Employee engagement and affective commitment are important for the growth and development of an organization that endeavors to develop and inculcate meaningfulness at work [20, 21]. Existing literature also supports the notion that when employees experience meaningfulness of work, it fosters organizational performance, increases emotional commitment, employee engagement [22, 23], employee retention, and job satisfaction, all of which eventually lead to the reduction of stress [24].

Affective commitment is an important determinant of organizational commitment as it directly impacts the long-term profitability of the organization [25]. Emotionally committed and engaged employees tend to exhibit a high-performance work system that can be measured from the perspectives of organizational productivity, sales, profits, and employee staying intentions [26, 27]. When an organization implements affective commitment policies, it helps to create the desired employee behavior through building psychological relations between organizational and individual goals [28]. Research also indicates that employees with high emotional commitment exhibit more efforts to accomplish organizational tasks and contribute their energy for the betterment of the organization [28]. It is also argued that an employee’s affective commitment leads to a feeling of self-sufficiency [27]. Hence, it can be determined that if employees consider their work significant and meaningful, they will be self-directed towards their work, on the condition that an organization must implement affective commitment policies and strategies that enhance an employee’s affective commitment.

Though meaningfulness, affective commitment, and employee engagement at work are important for an employee’s organizational and social development, the research on the meaningfulness of work lacks citations [25] concerning the Indian workplace. This may support the struggle to add to the policies of employee engagement and affective commitment. The meanings associated with work, experiences of meaningfulness of work [22], employee engagement [29, 30], and affective commitment [31] can play a significant role in giving the organization a competitive edge.

Hence, the purpose of this research is to study the association between meaningfulness of work, an employee’s engagement, and affective commitment in the Indian workplace.


2.1. Meaningfulness of Work

The meaningfulness of work plays a significant role in improving an employee’s capacity to achieve organizational goals and objectives. Meaningfulness of work can be defined as the positive and significant contributions of the job to one’s life, and the satisfaction that an individual derives from their job [32]. Hackman and Oldham [33] suggest that enhanced meaningfulness of work leads to various positive work-related outcomes.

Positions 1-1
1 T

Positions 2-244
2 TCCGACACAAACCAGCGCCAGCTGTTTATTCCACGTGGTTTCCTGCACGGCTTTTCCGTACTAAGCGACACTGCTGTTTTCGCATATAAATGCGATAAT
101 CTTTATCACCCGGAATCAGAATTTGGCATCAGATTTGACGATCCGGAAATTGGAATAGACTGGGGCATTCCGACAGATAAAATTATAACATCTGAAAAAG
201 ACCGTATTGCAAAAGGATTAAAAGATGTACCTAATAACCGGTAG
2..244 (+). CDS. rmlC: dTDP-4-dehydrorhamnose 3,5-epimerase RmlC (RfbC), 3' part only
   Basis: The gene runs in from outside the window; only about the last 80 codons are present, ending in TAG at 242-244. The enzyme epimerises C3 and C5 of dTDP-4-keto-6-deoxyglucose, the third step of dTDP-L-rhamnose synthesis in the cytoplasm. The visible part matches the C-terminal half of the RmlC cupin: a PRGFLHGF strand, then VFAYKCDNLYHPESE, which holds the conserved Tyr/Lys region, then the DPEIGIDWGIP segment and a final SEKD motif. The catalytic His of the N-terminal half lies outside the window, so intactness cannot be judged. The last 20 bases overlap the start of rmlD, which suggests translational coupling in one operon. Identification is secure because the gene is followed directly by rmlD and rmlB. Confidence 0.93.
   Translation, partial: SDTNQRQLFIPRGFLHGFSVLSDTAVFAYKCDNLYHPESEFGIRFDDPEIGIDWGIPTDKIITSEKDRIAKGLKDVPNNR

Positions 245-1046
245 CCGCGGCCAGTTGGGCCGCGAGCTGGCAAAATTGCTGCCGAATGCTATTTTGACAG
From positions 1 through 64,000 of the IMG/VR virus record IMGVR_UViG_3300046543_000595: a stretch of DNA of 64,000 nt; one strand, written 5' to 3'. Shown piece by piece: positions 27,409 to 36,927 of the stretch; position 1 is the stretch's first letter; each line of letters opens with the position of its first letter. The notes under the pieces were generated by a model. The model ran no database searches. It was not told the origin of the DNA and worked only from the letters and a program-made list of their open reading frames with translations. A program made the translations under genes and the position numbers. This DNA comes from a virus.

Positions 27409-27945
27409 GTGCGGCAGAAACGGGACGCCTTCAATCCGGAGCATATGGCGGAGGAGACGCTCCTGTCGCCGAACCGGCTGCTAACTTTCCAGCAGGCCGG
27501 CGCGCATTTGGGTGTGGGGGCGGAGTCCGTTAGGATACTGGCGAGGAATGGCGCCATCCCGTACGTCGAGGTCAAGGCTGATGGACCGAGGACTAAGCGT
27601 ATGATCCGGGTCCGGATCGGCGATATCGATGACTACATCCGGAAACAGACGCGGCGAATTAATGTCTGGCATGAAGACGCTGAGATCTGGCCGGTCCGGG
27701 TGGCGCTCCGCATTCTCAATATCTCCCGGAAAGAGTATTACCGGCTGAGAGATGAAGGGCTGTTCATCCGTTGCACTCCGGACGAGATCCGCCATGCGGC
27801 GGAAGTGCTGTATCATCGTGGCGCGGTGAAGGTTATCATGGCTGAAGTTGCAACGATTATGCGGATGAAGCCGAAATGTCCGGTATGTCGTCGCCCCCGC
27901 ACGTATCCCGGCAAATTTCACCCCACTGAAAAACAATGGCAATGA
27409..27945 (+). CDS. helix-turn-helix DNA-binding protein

In India, research related to the meaningfulness of work concerning work-related outcomes, i.e. employee engagement, and affective commitment are difficult to find and scarce in general [34]. The meaning associated with work, and experience of meaningfulness, leads to constructive work-related outcomes: i.e., specifically affective commitment and employee engagement [2]. Shuck and Rose [5] assert that the positive relationship between an employee and an organization determines the degree of meaningfulness of work. Hence, the present research emphasizes that meaningfulness of work helps to enhance employee engagement and affective commitment.

2.2. Employee Engagement

Employee engagement has been widely studied in organizational behavior, psychology, and industrial psychology [35]. According to Maria et al. [36], employee engagement is recognized as an organizational initiative that should ensure organizational profitability and success. Schaufeli and Bakker [37] define employee engagement as “a positive, fulfilling, work-related state of mind that can be characterized by vigor, dedication and absorption” where vigor refers to an individual’s willingness to put an extra effort and energy within their work by remaining energetic and developing the inclination to remain focused at the time of difficulty or failure. Dedication, an emotional constituent of employee engagement, is characterized as focusing one’s mind on the job. Absorption is characterized by an individual who is fully engrossed in their work, so much so that time seems to pass quickly, and they forget everything else that is around them [38].